Obama's New Ad Calls Mitt Romney a Job-Killing 'Vampire': Let the Games Begin! (VIDEO) What's your reaction?
Former GST Steel employee Joe SopticIf you weren't yet convinced that the 2012 election would shape up to be a full-on blood bath, the latest campaign ad out of Camp Obama-Biden makes it clear that the incumbent isn't fooling around. Hell no. With his new spot, entitled "Steel," he's going for Mitt Romney's jugular -- and voters' heartstrings.
The ad focuses on the fate of GST Steel, which was acquired by Romney's firm Bain Capital, interspersing testimonials from former steelworkers with Romney soundbytes about "knowing how business works" and feeling heartbroken when he sees "millions of American without work." And speaking of blood-bath, these steelworkers' stories really do paint Romney as a heartless "vampire" job killer. Ouch!
A steelworker for 30 years, Joe Soptic says:
They made as much money off [GST] as they could and they closed it down, they filed for bankruptcy, without any concern for the families or the communities. It was like watching an old friend bleed to death.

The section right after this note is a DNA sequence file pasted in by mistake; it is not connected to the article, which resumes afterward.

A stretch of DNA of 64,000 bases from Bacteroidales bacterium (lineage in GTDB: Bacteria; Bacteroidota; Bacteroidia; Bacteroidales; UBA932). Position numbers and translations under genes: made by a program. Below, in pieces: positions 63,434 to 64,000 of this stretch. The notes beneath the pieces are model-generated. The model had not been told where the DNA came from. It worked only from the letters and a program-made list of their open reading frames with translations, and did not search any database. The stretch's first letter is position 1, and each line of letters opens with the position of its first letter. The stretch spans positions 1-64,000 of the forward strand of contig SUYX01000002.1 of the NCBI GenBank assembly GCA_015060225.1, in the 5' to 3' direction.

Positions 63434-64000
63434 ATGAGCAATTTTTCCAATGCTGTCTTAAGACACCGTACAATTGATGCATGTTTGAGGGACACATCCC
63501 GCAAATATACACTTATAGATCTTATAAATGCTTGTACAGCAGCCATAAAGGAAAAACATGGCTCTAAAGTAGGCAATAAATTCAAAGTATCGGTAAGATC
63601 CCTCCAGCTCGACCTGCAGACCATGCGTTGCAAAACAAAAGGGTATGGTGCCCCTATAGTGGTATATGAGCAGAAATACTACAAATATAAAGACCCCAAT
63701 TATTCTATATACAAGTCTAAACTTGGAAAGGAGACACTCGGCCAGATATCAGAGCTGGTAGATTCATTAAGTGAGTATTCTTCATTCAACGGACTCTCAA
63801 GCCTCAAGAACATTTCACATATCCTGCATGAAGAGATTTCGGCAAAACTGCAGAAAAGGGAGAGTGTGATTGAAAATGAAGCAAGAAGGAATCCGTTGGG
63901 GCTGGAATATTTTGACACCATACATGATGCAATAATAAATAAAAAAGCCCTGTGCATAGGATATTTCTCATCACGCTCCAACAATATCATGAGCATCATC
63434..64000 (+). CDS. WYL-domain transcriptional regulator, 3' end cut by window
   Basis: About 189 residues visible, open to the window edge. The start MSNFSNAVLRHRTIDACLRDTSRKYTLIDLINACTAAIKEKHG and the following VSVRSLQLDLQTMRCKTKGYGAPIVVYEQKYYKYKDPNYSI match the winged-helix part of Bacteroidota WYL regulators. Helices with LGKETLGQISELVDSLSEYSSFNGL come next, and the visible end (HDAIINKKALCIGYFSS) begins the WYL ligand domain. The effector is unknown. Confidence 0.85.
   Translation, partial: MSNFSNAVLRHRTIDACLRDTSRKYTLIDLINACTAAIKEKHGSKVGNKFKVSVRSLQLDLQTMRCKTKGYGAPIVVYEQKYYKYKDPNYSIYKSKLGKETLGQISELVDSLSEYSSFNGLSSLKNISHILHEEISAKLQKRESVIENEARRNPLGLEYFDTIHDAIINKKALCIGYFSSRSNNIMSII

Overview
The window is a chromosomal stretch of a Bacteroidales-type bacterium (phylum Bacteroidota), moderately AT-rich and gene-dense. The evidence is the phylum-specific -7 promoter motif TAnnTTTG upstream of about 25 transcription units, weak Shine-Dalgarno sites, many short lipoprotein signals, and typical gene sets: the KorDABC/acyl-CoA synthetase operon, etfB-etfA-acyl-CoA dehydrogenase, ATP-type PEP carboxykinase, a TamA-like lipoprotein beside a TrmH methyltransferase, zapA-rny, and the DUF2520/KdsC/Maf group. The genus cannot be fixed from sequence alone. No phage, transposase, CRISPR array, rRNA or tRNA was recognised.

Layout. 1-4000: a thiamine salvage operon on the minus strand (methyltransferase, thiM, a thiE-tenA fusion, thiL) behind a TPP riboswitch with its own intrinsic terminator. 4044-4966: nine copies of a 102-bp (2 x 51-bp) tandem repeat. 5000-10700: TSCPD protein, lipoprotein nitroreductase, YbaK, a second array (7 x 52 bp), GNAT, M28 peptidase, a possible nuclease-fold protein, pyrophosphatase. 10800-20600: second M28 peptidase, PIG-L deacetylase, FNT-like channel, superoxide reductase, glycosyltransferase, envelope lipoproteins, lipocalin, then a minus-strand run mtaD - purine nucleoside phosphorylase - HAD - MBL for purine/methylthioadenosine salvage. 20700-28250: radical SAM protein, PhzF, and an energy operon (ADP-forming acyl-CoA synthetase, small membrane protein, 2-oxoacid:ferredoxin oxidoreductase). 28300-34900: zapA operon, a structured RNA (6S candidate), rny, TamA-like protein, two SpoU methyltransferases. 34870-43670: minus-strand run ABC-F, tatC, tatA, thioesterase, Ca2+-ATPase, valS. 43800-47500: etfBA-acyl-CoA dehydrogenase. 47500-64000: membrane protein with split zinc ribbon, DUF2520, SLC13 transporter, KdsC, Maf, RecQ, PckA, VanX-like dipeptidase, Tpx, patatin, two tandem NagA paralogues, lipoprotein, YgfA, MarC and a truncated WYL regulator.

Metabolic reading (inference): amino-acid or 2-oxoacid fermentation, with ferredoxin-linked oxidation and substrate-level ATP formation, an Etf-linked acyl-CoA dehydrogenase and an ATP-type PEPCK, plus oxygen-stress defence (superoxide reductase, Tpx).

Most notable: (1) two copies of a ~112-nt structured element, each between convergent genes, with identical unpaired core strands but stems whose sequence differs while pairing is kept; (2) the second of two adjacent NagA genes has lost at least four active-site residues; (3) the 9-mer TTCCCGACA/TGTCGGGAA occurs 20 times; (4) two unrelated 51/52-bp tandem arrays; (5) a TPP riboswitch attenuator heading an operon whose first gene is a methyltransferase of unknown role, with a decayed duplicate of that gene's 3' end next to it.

Ugh, heartwrenching. And that's not even the worst part. By the end, I was definitely tearing up. Here's the two-minute ad in full ...
There's a lot of tongue-wagging that this ad is "brutal" and is setting the tone for a Hunger Games-style, fight to the death type campaign between Obama and presumptive GOP nominee Mitt Romney. But I'm not so sure I'm seeing how this ad is stepping outside the bounds of the kind of ad campaigns we've come to expect in presidential elections. Not to mention that this is really the kind of ad we deserve as voters.
These steelworkers are real Americans who have had firsthand experience falling victim in the wake of a Romney leadership. Their livelihoods were directly quashed by his decision-making. Their anecdotes should speak directly to millions of voters, appealing to their emotional side maybe just as much or more than their rational side. But playing on our emotions has never been out of the question in a contentious political race. Why should it be now?
What's your reaction to the "Steel" ad? Is it too brutal or just brutally honest?